Missed call sets stage for big fourth frame
Ump says he got Holliday play wrong; Cards go on to score four
ARLINGTON -- By the time the Cardinals and Albert Pujols had bashed their way to a 16-7 victory in Game 3 of the World Series, the way the cavalcade of runs began was eclipsed by the magnitude of the visiting team's performance.
But the offensive outburst did all begin in the fourth inning with a mistake, one of several on Saturday night that hurt the Rangers -- and this one was made by first-base umpire Ron Kulpa.
A missed call by Kulpa set in motion a four-run frame for the Cardinals, who, without the extra out, very well might not have scored at all in the fourth against Rangers starter Matt Harrison.
On what looked to be a routine double-play opportunity, Rangers second baseman Ian Kinsler's throw was high and pulled first baseman Mike Napoli off the base. Napoli still made the catch and swiped at Matt Holliday, who was racing toward the bag.
Replays conclusively showed that Napoli tagged Holliday before he reached first. Kulpa, however, saw it differently. After the game, Kulpa saw what the rest of the world saw, and the 13-year veteran said as much.
"I saw a replay when I walked off the field, and the tag was applied before his foot hit the bag," said Kulpa, making his first World Series appearance after eight other postseason assignments.
Napoli, who immediately objected to the call when it was made and shook his head in disbelief, said the error by the umpire was simply part of the game.
"We're human, he's human," Napoli said. "People make mistakes."
Added Kinsler: "The game's not played in slow motion."
The Rangers made a few more mistakes themselves, including a throwing error by Napoli that helped keep the inning alive, and shortstop Elvis Andrus made an error trying to backhand a Holliday grounder in the sixth, with Holliday winding up scoring the Cardinals' 12th run. Before the disputed play, Kinsler had committed his second error in the third inning, although that was quickly erased by a 4-6-3 double play. It was the first of three miscues by the Rangers' gloves.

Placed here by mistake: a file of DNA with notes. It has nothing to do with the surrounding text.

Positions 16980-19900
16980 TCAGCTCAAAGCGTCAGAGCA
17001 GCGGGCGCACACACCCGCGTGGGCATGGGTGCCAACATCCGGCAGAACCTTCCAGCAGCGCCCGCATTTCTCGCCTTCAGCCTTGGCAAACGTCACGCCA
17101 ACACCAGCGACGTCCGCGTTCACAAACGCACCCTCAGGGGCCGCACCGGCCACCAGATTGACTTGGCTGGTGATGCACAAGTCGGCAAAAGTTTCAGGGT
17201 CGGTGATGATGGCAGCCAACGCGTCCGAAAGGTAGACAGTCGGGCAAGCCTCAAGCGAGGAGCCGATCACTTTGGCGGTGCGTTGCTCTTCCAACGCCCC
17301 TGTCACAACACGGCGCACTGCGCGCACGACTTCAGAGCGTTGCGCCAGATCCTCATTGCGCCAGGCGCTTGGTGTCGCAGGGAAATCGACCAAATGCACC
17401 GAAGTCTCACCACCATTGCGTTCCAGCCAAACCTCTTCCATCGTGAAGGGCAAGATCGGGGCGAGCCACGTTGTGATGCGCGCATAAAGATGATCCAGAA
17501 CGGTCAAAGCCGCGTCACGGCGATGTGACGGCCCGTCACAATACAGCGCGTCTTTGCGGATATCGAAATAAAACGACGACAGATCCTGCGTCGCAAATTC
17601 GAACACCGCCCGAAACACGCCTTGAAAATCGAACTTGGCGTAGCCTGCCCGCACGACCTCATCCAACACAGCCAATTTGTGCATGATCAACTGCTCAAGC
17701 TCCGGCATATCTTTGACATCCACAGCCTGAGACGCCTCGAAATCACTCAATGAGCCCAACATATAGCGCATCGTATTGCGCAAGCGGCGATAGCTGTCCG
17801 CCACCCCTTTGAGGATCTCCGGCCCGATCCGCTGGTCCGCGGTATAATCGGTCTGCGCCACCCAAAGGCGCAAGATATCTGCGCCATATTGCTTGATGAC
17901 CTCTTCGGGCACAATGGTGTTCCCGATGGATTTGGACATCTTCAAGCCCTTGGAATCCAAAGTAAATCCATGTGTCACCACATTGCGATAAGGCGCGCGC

In the four-run fourth, however, Kulpa's error loomed large, for it helped open up the floodgates to the first of three consecutive multi-run innings for the Cardinals, who scored in seven of the nine frames.
The missed call came after Pujols led off with a single. Holliday followed with a grounder to Andrus, who flipped to Kinsler to begin what should have been a routine double play.
When Kulpa ruled Holliday safe, the call immediately drew an irate Ron Washington out of the Texas dugout. The Rangers manager pleaded unsuccessfully with Kulpa.
"Well, he missed the play, and I knew he missed the play when I went out there," Washington said. "We still had an opportunity to get off that field with maybe them just pushing one run across the plate. We just didn't make the plays.
"I mean, I don't think you can just start all of a sudden making excuses about things. We had a chance to get off the field with them scoring one run in that inning right there, and we just threw the ball around in that inning, and it really messed up Harrison's outing because he was throwing the ball well."
That said, the correct call would have left the Cardinals with nobody on and two out. Instead, Holliday stood on first and the unraveling began for the Rangers, who continued to compound their issues with sloppy defensive play while the Cardinals continued to make them pay.
"In these kind of games, if you get a chance to capitalize on whatever, you've got to take advantage of it," Holliday said. "Especially in this park, if you get extra baserunners or you find yourself with extra outs, you have to take advantage of them, because they've got a really good-hitting team."
After Kulpa's mistake, Lance Berkman singled and David Freese followed with an RBI double to score Holliday. After a walk to Yadier Molina, Jon Jay hit a ground ball at Napoli, who, in an attempt to get the forceout at home, threw the ball to the backstop. No out was recorded and two runs scored.
Of course, had the double play been completed earlier in the inning, Napoli would have gone to first for the final out of the inning. He committed just one error in 35 games at first base during the regular season.
"I just yanked it and didn't make the play, and it cost us," Napoli said, adding that he might have rushed the play a bit.
As Napoli pointed out, the Rangers did move past the clunker of an inning, responding with three runs of their own in the bottom of the fourth.
"But they kept on pouring it on. We tried to come back, but they beat us tonight," Napoli said.
Asked if the play at first base made him in favor of instant replay, Napoli was quick to respond with, "No."
By the end of a long night at Rangers Ballpark, the four-run fourth and the various mistakes that played their parts were part of a much larger picture, according to Kinsler.
"You can go through a lot of things in this game, a lot of ups and downs and a lot of different things that can happen. ... There's nothing you can put a finger on," Kinsler said. "They just played better than us."
Jenifer Langosch is a reporter for MLB.com. Read her blog, By Gosh, It's Langosch, and follow her on Twitter @LangoschMLB. John Schlegel is a national reporter for MLB.com. This story was not subject to the approval of Major League Baseball or its clubs.